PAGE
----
Newspaper article The Christian Science Monitor

Too Many Freds

Newspaper article The Christian Science Monitor

Too Many Freds

Article excerpt

It's clear the world is overpopulated. You know this when you discover how many of those many people have your name. This happens to John Smiths and Jane Joneses. But not to Frederic Hunters.

Only it's happening.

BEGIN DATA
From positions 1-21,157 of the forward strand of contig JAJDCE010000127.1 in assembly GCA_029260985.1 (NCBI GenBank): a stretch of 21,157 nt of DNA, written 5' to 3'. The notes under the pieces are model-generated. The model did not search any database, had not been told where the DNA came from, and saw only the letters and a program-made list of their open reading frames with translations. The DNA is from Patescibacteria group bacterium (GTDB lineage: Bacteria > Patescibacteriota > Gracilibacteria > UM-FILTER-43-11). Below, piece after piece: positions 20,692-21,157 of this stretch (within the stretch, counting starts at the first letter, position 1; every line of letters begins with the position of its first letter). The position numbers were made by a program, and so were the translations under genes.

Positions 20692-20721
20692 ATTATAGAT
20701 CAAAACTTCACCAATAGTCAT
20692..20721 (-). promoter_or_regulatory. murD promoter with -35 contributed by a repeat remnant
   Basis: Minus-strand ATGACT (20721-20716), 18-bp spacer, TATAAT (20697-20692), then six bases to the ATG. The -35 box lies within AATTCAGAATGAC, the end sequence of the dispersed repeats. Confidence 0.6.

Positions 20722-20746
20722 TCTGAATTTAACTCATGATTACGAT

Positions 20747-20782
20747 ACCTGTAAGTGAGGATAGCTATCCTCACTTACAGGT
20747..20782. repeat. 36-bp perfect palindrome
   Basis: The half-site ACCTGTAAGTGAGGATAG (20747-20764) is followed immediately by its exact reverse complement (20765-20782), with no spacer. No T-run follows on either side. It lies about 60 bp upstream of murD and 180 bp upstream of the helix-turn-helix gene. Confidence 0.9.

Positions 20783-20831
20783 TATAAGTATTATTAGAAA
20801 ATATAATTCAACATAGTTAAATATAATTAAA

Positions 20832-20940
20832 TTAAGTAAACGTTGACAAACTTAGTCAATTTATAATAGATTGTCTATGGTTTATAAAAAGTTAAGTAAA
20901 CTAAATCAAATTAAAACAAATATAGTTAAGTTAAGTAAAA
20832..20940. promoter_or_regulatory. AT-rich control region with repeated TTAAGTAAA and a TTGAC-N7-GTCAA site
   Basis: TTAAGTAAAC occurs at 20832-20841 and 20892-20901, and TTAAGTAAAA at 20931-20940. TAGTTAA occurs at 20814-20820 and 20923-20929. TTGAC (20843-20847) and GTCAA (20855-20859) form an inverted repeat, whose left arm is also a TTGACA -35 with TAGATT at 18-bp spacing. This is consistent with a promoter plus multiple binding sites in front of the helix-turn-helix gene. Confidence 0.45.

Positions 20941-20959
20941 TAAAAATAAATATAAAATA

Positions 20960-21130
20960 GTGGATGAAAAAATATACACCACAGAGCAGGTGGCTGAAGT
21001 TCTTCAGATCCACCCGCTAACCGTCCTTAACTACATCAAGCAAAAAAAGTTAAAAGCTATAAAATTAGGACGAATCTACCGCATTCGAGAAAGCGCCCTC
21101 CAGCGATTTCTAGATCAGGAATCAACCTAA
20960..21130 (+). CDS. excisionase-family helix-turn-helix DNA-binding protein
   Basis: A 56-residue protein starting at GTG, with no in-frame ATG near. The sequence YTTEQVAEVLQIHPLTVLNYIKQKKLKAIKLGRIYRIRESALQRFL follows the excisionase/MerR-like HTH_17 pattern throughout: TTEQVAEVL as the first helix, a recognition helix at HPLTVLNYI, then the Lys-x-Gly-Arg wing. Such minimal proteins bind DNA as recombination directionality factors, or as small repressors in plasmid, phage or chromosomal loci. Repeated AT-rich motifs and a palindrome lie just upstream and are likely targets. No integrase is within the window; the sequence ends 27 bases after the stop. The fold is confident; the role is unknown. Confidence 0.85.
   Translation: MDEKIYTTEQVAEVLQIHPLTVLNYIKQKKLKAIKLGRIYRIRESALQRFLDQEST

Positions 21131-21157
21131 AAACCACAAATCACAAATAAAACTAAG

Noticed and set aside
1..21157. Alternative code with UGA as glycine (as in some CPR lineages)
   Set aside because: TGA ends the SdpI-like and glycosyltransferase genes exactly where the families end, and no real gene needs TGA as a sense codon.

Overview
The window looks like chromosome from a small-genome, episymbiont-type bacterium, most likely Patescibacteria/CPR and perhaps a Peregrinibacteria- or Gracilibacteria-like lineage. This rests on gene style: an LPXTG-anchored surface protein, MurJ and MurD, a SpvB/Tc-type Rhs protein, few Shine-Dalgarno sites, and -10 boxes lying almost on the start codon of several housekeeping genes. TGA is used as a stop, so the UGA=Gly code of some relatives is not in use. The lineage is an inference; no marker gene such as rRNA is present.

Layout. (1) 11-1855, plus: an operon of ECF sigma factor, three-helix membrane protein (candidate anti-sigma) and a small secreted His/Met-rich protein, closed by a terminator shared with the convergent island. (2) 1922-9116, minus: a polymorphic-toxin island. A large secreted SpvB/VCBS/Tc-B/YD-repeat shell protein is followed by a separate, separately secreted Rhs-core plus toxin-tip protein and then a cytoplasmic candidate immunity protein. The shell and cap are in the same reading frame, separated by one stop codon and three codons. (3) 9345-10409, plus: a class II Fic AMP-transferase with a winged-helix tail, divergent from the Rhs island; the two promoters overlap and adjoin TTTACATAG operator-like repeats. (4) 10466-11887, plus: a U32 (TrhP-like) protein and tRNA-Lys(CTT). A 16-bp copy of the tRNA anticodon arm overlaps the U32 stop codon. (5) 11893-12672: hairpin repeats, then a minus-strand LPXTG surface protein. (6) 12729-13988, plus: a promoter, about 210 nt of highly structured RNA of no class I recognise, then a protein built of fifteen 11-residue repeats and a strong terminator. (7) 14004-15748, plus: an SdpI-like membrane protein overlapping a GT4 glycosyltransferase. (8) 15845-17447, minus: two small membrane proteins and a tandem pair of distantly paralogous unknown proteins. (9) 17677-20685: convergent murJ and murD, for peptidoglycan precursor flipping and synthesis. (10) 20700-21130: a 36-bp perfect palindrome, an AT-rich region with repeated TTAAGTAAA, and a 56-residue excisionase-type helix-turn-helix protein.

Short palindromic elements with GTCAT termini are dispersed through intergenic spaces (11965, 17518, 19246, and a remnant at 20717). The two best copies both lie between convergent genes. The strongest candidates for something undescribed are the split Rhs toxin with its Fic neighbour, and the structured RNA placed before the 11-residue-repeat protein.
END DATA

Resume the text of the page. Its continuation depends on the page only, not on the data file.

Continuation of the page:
At a luncheon the other day, an acquaintance who had written a musical sat next to me. During a lull she chirped: "Oh, I saw the other Fred Hunter yesterday." This "other Fred Hunter" is a landscape designer, also interested in the arts. We have met on the phone, sorting out mismatched messages from our answering machines. "He is the most wonderful singer and actor," twittered my acquaintance. "He's made a CD of my show, in fact. I'll give you one." "I'll bet it has my name on it," I said. "Sure does," quoth she. "You can put it on your coffee table, and everyone will be impressed!" All Fred Hunters are pleased when another Fred Hunter turns out to be talented and productive. Trouble is, there are just too many of them. The real shock came in these very columns. I had been publishing the occasional essay here for years. Then, curiously, I read one by me that was not by me. In a style that was not my style. Discussing a subject I knew nothing about. Sometime later, this newspaper sent me a 1099 form: I owed tax on writing I had never written. Still later, the college I attended decades ago sent a bookstore bill made out to me. But I had not been there for years. Turned out it was this same fellow, the one who'd published an essay with my name on it but not written by me, a London Fred Hunter. You wouldn't think there were two Frederic Hunters, both writer-types, both bookish, inhabiting the same tiny subculture. But there are. You wouldn't even think there were many Freds at all. For Fred is a name of the past. Unlike Jasons and Jeremys and Jedediahs, very few Freds are under age 30. No Fred has won the girl in a Hollywood movie in more than a generation. Fred is what TV sitcoms call the pooch. Or the parakeet. You probably don't remember, but time was when every reprehensible act described in - it was either Ann Landers or Dear Abby - was done by "I'll call him Fred." I wrote the columnist, whimpering that, on behalf of the Freds of this world, could she please let up? …

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